About the collaborative

The G Protein-Coupled Receptor (GPCR) Collaborative, launched in 2023, aims to unravel the mysteries of these vital membrane proteins that profoundly impact human health and disease. These receptors govern various cellular functions and physiology, making them a prime target for a significant number of FDA-approved drugs. The objective of the GPCR Collaborative is to achieve groundbreaking, mechanistic insights into GPCR physiology by leveraging cutting-edge technologies. A key strategy will be to shift the focus from studying average properties of molecules to understanding the properties and functions of individual molecules and assemblies in space and time. The collaborative team will integrate and improve advanced methodologies such as time-resolved single-molecule imaging, cryo-electron microscopy (cryoEM), proximity labeling, experimental and virtual compound screens, computational structural biology, and data science. By exploring new frontiers in single-molecule imaging and combining it with ensemble-scale experiments, the research seeks to unveil the structural and kinetic frameworks underlying GPCR signaling, G protein and arrestin activation and downstream partner interactions. This mechanistic understanding will pave the way for developing innovative strategies to regulate GPCR activation and signaling bias using small molecules and peptides, ultimately leading to more effective patient care approaches.

Although most GPCR-targeting drugs act through the orthosteric binding site (which endogenous agonists bind to), there is a clear need and therapeutic potential for non-orthosteric binding site ligands. Currently, only one biased and two allosteric compounds have received FDA approval.

 The collaborative team is specifically focused on advancing initiatives beyond the orthosteric site to identify positive allosteric modulators (PAMs) and negative allosteric modulators (NAMs) that engage various receptor sites to amplify the response elicited by orthosteric ligands. These binders can influence and potentiate signaling pathway selectivity.

Scott Blanchard

Scott Blanchard, PhD

Pioneering work by the Lefkowitz lab has demonstrated the potential of PAMs and NAMs in achieving greater specificity and fine-tuning receptor signaling by potentiating or inhibiting the effects of endogenous agonists.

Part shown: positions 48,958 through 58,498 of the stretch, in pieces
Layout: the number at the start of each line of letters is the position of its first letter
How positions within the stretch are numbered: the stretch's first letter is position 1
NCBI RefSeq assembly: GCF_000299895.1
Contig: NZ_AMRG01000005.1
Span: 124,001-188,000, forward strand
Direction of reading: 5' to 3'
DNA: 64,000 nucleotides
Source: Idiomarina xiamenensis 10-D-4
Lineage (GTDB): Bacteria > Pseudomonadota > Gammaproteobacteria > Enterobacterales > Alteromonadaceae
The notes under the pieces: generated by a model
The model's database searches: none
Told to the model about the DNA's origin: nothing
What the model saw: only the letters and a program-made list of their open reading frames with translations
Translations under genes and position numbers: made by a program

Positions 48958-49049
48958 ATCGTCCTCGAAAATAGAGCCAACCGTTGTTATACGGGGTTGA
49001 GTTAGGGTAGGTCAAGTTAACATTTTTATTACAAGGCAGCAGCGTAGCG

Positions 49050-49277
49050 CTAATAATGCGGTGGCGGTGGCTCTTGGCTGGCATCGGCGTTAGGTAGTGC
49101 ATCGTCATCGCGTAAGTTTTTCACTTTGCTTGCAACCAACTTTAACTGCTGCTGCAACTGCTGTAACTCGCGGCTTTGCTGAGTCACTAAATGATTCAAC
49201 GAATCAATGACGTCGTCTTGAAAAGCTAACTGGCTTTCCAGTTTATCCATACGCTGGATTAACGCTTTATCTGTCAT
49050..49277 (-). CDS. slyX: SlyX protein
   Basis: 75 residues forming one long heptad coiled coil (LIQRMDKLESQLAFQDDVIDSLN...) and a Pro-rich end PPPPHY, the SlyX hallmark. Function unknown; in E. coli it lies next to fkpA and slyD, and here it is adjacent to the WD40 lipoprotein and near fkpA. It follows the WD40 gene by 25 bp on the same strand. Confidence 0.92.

While PAMs and NAMs have been identified for GPCRs and G proteins, their mechanisms of action have yet to be fully elucidated, and this area remains relatively underdeveloped and underexplored.  Currently, no known compounds directly modulate arrestins, but the Lefkowitz lab has recently identified the first small-molecule modulators of arrestin functions.  Scientists expect the discovery of new and effective strategies to directly modulate arrestins' physiological activities to greatly benefit mechanistic studies and enable development of therapeutic interventions using these novel modulators. 

M. Madan Babu, PhD, FRS, FMedSci

M. Madan Babu, PhD, FRS, FMedSci

The projects led by Collaborative members Nobel laureate Robert Lefkowitz, MD, and M. Madan Babu, PhD, FRS, FMedSci, aim to bridge this gap by developing new high-throughput screens, and exploring the direct modulation of arrestin functions using small molecules. 

Projects led by Scott Blanchard, PhD, Georgios Skiniotis, PhD, Jonathan Javitch, MD, PhD, and Alice Ting, PhD, will explore the molecular basis of arrestin signaling by structural and kinetic dissection.  The Skiniotis and Blanchard labs will investigate the integrated structural and kinetic mechanisms of receptor and signaling partner activation, which will be further examined in cellular contexts through projects in the Javitch and Ting labs. The researchers will rigorously test the structure-function relationships and mechanistic predictions through investigations exploring the activities of newly developed compositions of matter within the Babu and Lefkowitz labs' projects. The molecular insights obtained through these investigations, combined with the synergistic efforts in computational structural biology and data science within the Babu lab, will be instrumental in developing more efficacious and specific therapeutic interventions for human diseases.

Together, the GPCR Collaborative team is at the forefront of GPCR research, where the molecular determinants of GPCR-mediated signal transduction and bias are framed in the context of principled targeting mechanisms that consider time-dependent changes in receptor location, conformation and composition in both healthy and diseased states.

Collaborative members

Lead: Scott Blanchard, PhD – St. Jude Children’s Research Hospital

M. Madan Babu, PhD, FRSC, FMedSci, FRS – St. Jude Children’s Research Hospital

Jonathan Javitch, MD, PhD – Columbia University

Robert Lefkowitz, MD – Duke University

Georgios Skiniotis, PhD – Stanford University

Alice Ting, PhD – Stanford University